Rugby Australia will look into its “Giteau Law” criteria to expand its eligibility laws and broaden its pool of players for Wallabies selection, chief executive Andy Marinos said.
The Giteau Law allows players not attached to Australian Super Rugby teams to be eligible for Wallabies selection if they have played in more than 60 tests and spent seven seasons in Australia. The rule was implemented in 2015.
Australia places limits on the eligibility of overseas-based players to represent the country to encourage more to stay home and support domestic rugby.
“We do need to look into eligibility,” Marinos told the Sydney Morning Herald on Sunday. “I’m not saying it’s going to be alpha and omega. But it will certainly bring a lot more experience and a lot more depth across the board.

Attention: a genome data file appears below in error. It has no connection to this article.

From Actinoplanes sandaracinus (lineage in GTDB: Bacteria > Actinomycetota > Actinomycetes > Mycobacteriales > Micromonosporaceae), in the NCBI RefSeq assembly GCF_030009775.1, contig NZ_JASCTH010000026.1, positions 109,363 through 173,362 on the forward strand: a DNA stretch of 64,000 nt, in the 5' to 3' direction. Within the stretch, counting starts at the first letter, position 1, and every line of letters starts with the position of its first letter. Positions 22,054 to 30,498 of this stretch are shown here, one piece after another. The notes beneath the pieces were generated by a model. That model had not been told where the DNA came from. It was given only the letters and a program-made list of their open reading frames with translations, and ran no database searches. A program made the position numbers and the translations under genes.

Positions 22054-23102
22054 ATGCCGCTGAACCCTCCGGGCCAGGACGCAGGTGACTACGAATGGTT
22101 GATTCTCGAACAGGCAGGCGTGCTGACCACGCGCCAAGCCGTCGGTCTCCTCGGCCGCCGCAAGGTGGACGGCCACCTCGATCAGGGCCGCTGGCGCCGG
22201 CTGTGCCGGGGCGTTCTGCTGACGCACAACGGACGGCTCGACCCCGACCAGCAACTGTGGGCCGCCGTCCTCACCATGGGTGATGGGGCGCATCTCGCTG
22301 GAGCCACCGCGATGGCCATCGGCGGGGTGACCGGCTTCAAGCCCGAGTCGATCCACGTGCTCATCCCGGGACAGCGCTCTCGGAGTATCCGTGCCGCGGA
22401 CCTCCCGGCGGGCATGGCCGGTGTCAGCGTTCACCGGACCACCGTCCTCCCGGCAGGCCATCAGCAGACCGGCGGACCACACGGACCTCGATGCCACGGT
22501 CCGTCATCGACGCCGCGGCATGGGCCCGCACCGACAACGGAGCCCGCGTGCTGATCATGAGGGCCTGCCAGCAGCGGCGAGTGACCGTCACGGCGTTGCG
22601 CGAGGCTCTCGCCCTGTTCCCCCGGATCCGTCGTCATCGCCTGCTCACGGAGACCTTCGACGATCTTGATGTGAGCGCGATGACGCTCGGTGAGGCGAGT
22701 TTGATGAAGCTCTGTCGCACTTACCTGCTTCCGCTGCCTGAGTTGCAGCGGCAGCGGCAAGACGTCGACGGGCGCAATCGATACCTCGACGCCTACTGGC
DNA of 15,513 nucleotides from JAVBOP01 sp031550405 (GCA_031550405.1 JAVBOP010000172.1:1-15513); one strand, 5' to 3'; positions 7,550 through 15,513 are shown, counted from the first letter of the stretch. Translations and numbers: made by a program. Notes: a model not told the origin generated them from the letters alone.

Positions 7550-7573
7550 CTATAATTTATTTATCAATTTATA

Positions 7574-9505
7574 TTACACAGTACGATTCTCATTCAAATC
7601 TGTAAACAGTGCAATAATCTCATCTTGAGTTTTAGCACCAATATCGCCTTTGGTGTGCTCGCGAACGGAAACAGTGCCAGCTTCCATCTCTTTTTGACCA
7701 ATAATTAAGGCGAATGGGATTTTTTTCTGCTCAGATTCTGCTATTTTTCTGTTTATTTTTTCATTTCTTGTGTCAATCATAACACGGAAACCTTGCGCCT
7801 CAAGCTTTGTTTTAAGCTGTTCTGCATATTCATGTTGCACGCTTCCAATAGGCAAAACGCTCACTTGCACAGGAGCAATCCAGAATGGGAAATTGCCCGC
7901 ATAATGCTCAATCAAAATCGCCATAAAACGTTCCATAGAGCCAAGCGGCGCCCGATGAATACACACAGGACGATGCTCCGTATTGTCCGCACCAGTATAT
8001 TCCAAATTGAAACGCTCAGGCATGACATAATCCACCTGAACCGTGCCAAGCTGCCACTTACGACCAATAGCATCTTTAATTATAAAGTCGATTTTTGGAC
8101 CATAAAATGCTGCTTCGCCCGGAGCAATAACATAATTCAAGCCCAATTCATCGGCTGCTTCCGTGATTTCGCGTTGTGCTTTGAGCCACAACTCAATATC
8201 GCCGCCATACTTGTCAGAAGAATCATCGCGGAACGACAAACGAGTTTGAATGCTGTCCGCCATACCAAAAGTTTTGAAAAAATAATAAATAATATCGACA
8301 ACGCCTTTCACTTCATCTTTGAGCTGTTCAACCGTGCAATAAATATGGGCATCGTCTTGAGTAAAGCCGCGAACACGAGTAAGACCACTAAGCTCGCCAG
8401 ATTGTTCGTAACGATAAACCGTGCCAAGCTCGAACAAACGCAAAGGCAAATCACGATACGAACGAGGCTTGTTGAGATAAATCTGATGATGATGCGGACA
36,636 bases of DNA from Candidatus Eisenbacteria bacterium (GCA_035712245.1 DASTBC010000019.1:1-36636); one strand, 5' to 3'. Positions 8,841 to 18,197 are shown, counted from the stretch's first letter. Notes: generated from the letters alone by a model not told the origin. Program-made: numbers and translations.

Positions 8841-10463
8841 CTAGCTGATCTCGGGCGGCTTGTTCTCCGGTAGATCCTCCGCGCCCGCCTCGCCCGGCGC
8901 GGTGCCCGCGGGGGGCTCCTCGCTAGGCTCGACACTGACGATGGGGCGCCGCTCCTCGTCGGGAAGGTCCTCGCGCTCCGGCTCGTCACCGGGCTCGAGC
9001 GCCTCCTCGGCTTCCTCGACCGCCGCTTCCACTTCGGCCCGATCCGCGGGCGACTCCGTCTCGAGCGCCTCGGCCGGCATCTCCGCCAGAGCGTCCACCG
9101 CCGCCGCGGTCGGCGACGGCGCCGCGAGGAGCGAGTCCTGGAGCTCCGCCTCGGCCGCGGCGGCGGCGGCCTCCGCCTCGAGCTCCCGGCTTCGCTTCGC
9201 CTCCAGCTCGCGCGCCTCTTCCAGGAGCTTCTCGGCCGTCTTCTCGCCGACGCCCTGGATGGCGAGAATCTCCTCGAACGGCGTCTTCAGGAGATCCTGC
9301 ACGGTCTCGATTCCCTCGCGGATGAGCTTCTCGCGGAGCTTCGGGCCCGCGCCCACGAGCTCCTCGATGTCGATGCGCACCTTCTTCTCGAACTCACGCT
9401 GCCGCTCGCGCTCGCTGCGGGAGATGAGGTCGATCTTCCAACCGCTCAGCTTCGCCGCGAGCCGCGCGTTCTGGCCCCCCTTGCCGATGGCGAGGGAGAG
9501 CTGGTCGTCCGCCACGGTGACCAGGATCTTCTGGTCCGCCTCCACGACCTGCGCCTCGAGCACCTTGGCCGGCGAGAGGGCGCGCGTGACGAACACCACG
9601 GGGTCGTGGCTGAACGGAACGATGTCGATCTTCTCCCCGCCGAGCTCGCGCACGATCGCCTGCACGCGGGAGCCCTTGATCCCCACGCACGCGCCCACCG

“When you look at the pool of talent from which we are selecting in comparison to our biggest rivals; be it New Zealand, South Africa, Argentina, England – they have access and the ability to choose their very best players no matter where they’re playing.”
Pundits have urged Rugby Australia to do away with the curbs, saying they have done little to prevent a player drain to more lucrative overseas markets while weakening the Wallabies’ playing stocks.
Australia lost the Bledisloe Cup for the 19th straight year after they were beaten 57-22 by New Zealand on Saturday.
(Reporting by Manasi Pathak in Bengaluru, editing by Pritha Sarkar)